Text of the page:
Schmoker, Mike (2006) Results Now. Alexandria, VA: Association for Supervision and Curriculum Development

  • RTI provides a framework to focus appropriate instruction for all students: general education, remedial education & special education.
what is needed to make rti work
What is needed to make RTI work?
  • Strong instructional and collaborative leadership
    • The school building is the unit of change in RTI
  • Collaborative teaming
  • Ongoing professional development and coaching
  • Resources (i.e., people, materials)
  • Time (planning time, instructional time)
leadership for rti
Leadership for RTI
  • Focus on what is taught and how it is taught
  • Must have “a guaranteed and viable curriculum” (Marzano) that focuses on most essential standards
  • Equip and support collaborative teams to improve instruction and provide evidence of student learning
    • Mike Schmoker, Results Now
stages of rti implementation
Stages of RTI Implementation

Blueprint for RTI Implementation, NASDSE (2008)

  • Consensus Building
    • RTI concepts communicated broadly
    • Foundational “whys” are taught, discussed & embraced
  • Infrastructure Building
    • Buildings examine RTI components
    • Identify aspects being implemented and gaps
    • Develop a plan to close the practice gaps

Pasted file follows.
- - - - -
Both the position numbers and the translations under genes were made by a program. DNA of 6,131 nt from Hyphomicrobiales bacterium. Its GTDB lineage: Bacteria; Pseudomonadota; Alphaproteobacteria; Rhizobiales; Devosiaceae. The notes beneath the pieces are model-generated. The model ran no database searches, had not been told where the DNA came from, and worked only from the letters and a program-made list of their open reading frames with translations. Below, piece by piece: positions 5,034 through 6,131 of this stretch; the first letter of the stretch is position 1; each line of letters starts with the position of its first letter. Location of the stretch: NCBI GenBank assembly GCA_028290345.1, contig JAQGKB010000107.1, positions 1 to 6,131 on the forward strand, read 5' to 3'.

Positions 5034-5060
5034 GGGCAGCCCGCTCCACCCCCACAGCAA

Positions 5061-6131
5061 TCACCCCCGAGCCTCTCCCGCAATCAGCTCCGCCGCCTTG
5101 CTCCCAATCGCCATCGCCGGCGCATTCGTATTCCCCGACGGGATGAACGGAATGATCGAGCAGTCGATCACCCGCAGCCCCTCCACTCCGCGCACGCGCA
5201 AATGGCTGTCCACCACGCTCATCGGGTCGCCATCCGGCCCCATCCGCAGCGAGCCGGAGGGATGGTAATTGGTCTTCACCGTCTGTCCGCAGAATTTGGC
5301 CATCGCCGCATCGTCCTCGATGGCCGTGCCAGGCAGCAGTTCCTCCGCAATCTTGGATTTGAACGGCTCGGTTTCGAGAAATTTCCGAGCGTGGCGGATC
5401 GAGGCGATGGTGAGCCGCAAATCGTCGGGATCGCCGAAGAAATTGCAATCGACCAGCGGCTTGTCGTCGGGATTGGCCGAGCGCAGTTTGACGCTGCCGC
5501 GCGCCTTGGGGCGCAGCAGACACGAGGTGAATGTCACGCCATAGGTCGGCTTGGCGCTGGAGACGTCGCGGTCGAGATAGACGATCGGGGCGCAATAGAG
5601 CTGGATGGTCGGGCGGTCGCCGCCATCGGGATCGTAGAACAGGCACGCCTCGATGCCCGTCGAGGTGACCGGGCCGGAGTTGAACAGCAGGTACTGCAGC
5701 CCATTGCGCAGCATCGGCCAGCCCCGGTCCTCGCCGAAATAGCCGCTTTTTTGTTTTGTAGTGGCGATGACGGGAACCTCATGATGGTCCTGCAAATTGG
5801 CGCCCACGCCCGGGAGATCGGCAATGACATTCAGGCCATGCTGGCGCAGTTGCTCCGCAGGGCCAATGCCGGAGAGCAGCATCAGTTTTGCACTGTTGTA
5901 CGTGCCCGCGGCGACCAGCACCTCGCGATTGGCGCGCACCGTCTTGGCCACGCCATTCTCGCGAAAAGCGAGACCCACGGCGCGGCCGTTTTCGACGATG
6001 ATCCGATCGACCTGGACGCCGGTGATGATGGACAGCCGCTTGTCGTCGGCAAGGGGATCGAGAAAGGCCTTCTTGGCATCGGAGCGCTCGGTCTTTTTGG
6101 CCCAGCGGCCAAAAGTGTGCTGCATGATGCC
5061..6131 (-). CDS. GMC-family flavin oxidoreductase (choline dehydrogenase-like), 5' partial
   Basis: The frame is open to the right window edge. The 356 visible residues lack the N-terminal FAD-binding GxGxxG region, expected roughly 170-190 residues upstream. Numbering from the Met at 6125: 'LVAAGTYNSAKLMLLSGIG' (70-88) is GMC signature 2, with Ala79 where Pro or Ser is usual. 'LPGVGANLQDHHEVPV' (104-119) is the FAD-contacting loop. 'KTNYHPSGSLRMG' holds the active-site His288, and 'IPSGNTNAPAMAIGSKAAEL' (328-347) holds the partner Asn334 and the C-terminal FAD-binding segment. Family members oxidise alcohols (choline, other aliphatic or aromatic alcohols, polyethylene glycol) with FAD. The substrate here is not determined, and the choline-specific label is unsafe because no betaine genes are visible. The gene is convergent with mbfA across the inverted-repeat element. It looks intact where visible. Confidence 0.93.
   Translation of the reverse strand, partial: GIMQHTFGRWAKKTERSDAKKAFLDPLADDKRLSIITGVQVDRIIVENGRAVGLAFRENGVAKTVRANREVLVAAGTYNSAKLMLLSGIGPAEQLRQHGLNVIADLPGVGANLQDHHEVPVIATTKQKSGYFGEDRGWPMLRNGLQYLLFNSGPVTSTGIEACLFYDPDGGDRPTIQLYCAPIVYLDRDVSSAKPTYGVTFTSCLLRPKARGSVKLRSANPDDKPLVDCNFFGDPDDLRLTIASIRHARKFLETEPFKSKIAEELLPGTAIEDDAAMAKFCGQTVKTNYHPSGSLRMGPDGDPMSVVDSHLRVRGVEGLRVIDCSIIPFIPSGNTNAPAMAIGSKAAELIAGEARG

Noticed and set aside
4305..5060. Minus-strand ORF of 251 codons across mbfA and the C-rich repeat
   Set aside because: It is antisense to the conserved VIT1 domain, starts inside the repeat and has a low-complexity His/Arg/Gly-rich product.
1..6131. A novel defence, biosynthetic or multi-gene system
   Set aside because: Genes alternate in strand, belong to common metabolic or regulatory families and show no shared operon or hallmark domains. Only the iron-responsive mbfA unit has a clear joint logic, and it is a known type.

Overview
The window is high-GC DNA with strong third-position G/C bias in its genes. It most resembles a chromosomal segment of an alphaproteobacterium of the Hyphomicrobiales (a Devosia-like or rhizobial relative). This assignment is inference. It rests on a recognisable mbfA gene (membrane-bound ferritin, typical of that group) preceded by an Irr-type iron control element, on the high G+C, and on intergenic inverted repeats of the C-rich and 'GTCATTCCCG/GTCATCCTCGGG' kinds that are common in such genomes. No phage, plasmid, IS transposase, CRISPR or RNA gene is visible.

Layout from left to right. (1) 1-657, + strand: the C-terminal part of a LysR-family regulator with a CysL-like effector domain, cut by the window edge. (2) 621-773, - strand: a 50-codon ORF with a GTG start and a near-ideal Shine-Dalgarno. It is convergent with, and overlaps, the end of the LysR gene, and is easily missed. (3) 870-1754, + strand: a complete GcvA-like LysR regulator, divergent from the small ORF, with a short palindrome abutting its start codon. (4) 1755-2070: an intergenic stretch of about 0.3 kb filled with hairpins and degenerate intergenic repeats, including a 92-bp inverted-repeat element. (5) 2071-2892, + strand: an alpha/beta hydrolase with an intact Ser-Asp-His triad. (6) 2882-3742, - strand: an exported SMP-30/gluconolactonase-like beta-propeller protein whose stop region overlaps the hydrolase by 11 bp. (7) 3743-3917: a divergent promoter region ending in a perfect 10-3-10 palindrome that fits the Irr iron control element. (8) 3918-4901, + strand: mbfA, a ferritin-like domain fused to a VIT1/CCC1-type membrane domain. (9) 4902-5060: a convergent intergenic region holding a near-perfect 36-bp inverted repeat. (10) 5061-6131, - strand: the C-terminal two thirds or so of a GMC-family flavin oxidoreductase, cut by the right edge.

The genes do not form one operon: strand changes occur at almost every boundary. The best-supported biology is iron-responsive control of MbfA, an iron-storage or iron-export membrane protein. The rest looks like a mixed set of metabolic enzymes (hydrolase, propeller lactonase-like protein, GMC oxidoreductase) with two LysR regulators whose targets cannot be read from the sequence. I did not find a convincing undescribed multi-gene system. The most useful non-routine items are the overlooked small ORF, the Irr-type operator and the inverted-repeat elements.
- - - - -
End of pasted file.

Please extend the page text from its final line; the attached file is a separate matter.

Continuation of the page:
• Implementation
    • Supports and practices put into place to support, stabilize and institutionalize RTI practices

3-5 Years

slide8

RTI Configuration Map

Colorado Department of Education 2/14/05 http://www.cde.state.co.us/cdegen/RTI.htm

slide9

RTI Configuration Map

Colorado Department of Education 2/14/05 http://www.cde.state.co.us/cdegen/RTI.htm

rti alaska style

Tier

III

Intensified

Instruction

Tier II

Targeted

Instruction

ACADEMIC

BEHAVIOR

Tier I

Universal Instruction

RTI: Alaska Style
tier i universal instruction

ACADEMIC

BEHAVIOR

Tier I: Universal Instruction
  • MOST students
  • Universal instruction alone should meet the needs of approximately 80% of the student body
  • Reduce the number of new cases of identified academic and behavior problems…PREVENTION
tier i curriculum instruction

ACADEMIC

BEHAVIOR

Tier I Curriculum & Instruction
  • Scientifically research-based core instructional programs aligned to Alaska grade level expectations standards & school-wide positive behavior supports
  • Implemented with fidelity